11 August 2017, Colombo, Sri Lanka: In 2017, we celebrate 150 years of tea production in Sri Lanka. To mark this anniversary, several events and activities have been planned throughout the year in Sri Lanka and internationally, including a Global Tea Party, International Tea Convention and a charity auction organised by a variety of stakeholders such as the Ceylon Tea Traders Association, Sri Lanka Tea Board, Tourist Board and tea companies.
While there is much reported in the media around these events, the anniversary celebrations and the future of Ceylon tea, there is little to no mention whatsoever of the tea plantation workers without whose contribution the industry would not exist.
There has been a lot of research and advocacy for decades on the rights of tea plantation workers, life conditions, wages and hardships faced by the workers and their families. In comparison to other parts of Sri Lanka, poverty, nutrition, maternal and children’s health statistics of plantation communities are poorer and further exacerbated by issues related to inadequate housing, alcoholism, gender based violence and unemployment especially among youth. Opinion polls conducted by the Centre for Policy Alternatives show that the community is badly impacted by the economy, have made serious cut backs in the household expenditure and feel little sense of empowerment as citizens of the country.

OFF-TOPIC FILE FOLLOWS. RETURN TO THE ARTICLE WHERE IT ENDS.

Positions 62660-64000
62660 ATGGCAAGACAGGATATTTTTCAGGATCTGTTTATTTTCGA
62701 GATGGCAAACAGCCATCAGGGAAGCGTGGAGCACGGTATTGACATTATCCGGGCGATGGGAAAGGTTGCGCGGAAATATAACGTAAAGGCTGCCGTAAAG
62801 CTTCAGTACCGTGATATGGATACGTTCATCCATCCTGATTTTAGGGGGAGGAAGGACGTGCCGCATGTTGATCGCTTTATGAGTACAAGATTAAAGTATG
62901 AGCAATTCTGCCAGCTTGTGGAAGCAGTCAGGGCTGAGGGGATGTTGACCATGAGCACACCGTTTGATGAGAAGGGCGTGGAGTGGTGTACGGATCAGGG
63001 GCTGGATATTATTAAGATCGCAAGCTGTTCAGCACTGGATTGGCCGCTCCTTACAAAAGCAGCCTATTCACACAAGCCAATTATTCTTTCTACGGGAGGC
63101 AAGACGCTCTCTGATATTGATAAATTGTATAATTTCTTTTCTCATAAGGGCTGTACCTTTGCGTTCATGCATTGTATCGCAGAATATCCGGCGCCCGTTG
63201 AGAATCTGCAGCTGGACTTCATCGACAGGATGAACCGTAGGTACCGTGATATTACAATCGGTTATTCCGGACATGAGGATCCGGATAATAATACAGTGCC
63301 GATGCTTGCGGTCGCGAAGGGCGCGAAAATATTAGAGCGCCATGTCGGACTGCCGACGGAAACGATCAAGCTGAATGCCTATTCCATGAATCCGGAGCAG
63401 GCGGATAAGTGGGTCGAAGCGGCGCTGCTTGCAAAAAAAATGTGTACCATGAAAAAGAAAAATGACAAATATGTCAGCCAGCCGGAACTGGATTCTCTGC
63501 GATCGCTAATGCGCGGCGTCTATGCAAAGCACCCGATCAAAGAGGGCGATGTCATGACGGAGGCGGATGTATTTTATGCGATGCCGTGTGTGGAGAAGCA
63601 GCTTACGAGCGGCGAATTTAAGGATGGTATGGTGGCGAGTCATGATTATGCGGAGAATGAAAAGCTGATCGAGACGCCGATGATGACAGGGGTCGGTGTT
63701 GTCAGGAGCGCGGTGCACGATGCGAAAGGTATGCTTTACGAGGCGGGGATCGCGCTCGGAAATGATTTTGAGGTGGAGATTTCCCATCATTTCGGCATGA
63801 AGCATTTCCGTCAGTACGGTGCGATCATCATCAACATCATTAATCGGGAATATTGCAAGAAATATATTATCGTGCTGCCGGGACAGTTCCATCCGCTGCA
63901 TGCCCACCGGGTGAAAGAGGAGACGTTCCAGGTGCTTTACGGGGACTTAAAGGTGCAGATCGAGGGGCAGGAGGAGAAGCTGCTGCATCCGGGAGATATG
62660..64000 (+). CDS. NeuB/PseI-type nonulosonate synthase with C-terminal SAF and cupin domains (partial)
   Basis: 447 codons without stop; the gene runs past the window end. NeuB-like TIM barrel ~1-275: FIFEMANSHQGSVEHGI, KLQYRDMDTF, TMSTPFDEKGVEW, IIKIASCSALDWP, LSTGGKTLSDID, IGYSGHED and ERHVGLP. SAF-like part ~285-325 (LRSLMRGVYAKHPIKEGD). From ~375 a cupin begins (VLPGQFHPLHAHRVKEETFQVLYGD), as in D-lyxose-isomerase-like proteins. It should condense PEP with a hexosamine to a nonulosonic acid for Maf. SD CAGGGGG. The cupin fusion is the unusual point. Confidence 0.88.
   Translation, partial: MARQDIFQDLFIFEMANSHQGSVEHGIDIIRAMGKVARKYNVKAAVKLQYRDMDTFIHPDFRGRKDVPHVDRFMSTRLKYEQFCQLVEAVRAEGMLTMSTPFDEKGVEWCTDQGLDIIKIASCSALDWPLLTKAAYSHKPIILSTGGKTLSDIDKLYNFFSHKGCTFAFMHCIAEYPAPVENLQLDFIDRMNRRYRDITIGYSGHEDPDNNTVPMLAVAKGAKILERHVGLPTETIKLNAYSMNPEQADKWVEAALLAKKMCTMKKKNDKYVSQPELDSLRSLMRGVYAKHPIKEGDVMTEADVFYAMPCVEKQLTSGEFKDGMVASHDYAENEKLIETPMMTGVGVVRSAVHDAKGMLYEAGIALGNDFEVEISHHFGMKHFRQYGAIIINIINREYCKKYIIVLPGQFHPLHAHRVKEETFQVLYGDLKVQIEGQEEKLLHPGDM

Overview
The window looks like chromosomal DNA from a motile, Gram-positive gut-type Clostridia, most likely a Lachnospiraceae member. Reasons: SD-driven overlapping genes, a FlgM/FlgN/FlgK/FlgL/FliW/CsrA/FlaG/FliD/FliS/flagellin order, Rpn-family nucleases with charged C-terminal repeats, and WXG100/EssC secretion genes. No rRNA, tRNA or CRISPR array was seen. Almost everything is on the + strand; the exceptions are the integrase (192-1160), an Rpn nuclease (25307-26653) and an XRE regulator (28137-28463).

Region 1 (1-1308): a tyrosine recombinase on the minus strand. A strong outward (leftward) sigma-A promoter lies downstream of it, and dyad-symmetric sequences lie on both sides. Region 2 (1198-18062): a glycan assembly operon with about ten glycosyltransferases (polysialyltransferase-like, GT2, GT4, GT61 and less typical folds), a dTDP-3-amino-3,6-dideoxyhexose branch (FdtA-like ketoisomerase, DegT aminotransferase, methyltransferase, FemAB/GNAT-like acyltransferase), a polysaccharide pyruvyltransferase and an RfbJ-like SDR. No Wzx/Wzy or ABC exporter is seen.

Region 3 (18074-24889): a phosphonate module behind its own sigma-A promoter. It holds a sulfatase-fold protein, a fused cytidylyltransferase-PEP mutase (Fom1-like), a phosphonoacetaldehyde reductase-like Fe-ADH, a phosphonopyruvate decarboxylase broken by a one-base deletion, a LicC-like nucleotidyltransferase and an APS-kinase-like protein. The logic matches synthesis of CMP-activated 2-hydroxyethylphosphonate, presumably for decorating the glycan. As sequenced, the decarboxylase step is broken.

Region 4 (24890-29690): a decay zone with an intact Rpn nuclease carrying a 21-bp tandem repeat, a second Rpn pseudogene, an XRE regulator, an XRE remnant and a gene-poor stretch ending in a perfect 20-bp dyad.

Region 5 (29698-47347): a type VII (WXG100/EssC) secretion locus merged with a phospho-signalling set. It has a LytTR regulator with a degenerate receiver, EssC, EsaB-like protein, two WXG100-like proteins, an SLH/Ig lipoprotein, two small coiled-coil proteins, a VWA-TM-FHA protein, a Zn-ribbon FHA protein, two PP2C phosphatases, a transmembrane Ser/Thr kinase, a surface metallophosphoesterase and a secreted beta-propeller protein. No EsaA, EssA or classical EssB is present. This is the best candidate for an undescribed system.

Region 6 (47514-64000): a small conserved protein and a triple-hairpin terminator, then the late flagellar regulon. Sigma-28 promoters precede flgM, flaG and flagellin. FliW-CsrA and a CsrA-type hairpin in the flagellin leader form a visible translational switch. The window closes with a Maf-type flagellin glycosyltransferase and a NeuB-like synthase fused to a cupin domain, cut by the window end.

With the objective of creating more visibility and awareness and to ensure that key narratives do not remain invisible during this significant anniversary, CPA’s civic media output over four weeks will be anchored to key issues facing the tea plantation workers to coincide with the 150-year anniversary celebrations in order to take advantage of the momentum gathered by the celebrations. As Sri Lanka strategises the future of the tea industry, it is critical that the official discussions and reflections seriously consider issues faced by the workers who sustain the industry. The output will focus on the change (or lack thereof) in the lives of the workers 150 years since the start the industry, including a plethora of issues faced by them and their families, challenges for the future, areas for reform and strengthening rights. Content will be in all three languages, through short-form video, photography, long-form journalism and other interactive media.
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